Epiphany 2C Sermon (2004)

2nd Sunday after the Epiphany
Texts: John 2:1-11;
Isa. 62:1-5; 1 Cor. 12:1-11


Nuptial imagery rings through the Bible like a peal of wedding bells. The first two chapters of Genesis reach their climax in the creation of man and woman in God’s image; the last two chapters of Revelation unveil the New Jerusalem, dressed as a bride adorned for her husband. In between, weddings form significant steps in the story of God and his people. In today’s first reading, the prophet Isaiah compares the joy of Jerusalem’s glory before the nations to that of newlyweds. The world (or is it just TV’s reality shows) may scorn, sentimentalize or trivialize marriage. God still celebrates it.

It’s hardly surprising, then, that the first ‘sign’ of Jesus’ glory in John’s Gospel takes place at a wedding, and lifts the party to new heights. Jesus takes the ritual purification jars of water and turns them into new, exquisite wine. The coming of the bridegroom, that is, of the Lord’s Messiah for God’s people, has begun. Celebrate!

Every Sunday we celebrate, too, with that same new, exquisite wine, the gift of our Lord himself. Do we fully understand why we celebrate? It is a Holy Communion we celebrate, yes, but do we fully appreciate just how holy it is? From the very beginning of time, God has created us to be in Holy Communion. When I say “communion,” I’m simply applying that basic term for our sacrament to the most basic arrangements of human lives. I’m talking about “communion” as those ways of human beings coming together in community. From the very beginning, God saw that it’s not good for us to be alone, and so God created us to live in community, just as God lives in community, too, the community of the Father, Son, and Holy Spirit. But things got messed up, as we know. We began following each other’s desires, instead of following God’s desires, and so we’ve ended up in rivalries with each other that break apart our attempts at Holy Communion. We do manage some efforts at communion, but they are not as holy as God intended.

Here’s what I mean. The communions we attempt are not holy because they always end-up based on being over against someone else. God intended, on the other hand, for our communions to be holy by being for others, not over against others.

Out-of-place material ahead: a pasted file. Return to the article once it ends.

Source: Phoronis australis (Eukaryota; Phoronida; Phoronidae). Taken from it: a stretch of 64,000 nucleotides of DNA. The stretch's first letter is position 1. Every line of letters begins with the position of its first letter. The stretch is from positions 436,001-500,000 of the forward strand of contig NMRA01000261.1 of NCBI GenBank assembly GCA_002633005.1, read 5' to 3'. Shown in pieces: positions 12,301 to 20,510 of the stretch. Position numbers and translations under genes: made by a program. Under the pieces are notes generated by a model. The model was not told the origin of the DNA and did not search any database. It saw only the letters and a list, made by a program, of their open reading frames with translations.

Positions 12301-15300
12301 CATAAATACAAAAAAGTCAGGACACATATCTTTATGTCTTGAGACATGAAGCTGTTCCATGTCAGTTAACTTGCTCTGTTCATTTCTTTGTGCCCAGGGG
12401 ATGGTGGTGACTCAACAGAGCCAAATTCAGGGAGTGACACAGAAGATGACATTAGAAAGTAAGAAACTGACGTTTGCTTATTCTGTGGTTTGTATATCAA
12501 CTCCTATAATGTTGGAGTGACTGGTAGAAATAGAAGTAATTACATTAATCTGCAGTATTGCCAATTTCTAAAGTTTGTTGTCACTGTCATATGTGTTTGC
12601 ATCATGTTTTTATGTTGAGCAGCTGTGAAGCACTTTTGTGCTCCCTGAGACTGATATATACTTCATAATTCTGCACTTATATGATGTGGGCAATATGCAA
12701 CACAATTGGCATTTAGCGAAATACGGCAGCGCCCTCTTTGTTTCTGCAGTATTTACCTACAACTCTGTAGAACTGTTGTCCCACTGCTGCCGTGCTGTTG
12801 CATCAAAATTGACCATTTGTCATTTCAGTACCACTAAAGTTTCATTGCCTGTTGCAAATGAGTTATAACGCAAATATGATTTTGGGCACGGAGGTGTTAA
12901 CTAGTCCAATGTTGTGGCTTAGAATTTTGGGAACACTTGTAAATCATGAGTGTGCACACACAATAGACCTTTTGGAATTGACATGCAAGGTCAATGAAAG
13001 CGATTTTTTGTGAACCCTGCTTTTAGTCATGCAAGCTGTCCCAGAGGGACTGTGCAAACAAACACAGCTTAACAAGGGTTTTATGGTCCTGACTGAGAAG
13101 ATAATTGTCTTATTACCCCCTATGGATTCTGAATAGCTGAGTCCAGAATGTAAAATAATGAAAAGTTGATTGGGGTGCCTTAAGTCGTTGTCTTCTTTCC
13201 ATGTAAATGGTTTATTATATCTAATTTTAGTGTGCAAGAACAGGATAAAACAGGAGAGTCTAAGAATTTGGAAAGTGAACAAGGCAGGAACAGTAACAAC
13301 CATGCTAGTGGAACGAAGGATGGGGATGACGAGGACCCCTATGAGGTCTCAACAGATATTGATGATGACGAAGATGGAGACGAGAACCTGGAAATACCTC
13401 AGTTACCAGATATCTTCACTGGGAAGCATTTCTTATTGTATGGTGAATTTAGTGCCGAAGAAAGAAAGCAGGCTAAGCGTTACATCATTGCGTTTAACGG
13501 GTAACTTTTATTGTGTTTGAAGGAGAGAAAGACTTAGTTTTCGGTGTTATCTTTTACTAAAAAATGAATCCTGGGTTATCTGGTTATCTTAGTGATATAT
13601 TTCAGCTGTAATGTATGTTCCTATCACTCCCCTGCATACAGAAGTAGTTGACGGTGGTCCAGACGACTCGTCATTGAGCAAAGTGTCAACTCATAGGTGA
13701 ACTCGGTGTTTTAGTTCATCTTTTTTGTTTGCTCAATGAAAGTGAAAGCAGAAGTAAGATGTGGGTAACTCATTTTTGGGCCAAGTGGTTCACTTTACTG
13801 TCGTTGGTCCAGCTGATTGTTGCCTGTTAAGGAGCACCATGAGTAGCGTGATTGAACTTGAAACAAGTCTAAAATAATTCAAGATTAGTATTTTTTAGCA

Consider the communion at the heart of today’s Gospel, namely, marriage. We come together in communions as families. But how do our efforts at family play out? In a holy way? Do we come together for the sake of others, or over against others? As husbands and wives, do we come together to serve others, or to serve ourselves? Are we more like Romeo and Juliet, together against the world, ending in terrible tragedy? Or are we more like, say, Jimmy and Rosalyn Carter, together to serve others. Have you ever thought of your marriage in terms of a mission statement? Is it a mission to receive as many ‘blessings’ for you and your family, or is it closer to being a blessing for others? The same applies to our roles as parents and children. Are we blessed for our own pleasures, or are we blessed to be blessings for others? Or do we ever really think in terms of mission beyond day-to-day survival? Have you ever noticed that Jesus taught us to think of God as a family? Father and Son. And this Father and Son came together to give the world Holy Communion. ‘For God so loved the world…’

Now, to understand this business of Holy Communion, we need to see that communion, or community, doesn’t end with just family. The family is only the most basic level of communion, that is, the most basic level of human beings joining together in community.

Extemporize on: the level of clans, tribes. Again, our communions weren’t holy. Sacrifice.

Extemporize on: Tribes weren’t the end, either. Tribes finally joined together into nations, empires. And they based themselves in law.

So is this all hopeless? It sometimes seems so. I know that I really fight it at all levels of community. There are so many temptations for our family to be self-absorbed. Extemporize about having a family mission: we are prayerfully considering adopting a child from Liberia.

Extemporize on: Jesus comes as Lamb of God to bring Holy Communion to all levels of human communion. He brings the fulfillment of both sacrifice and law. He brings Holy Communion. Each week he comes to nourish us in the way of living for others, not against others.

Paul J. Nuechterlein
Delivered at Grace Lutheran,
Kenosha, WI, January 18, 2004

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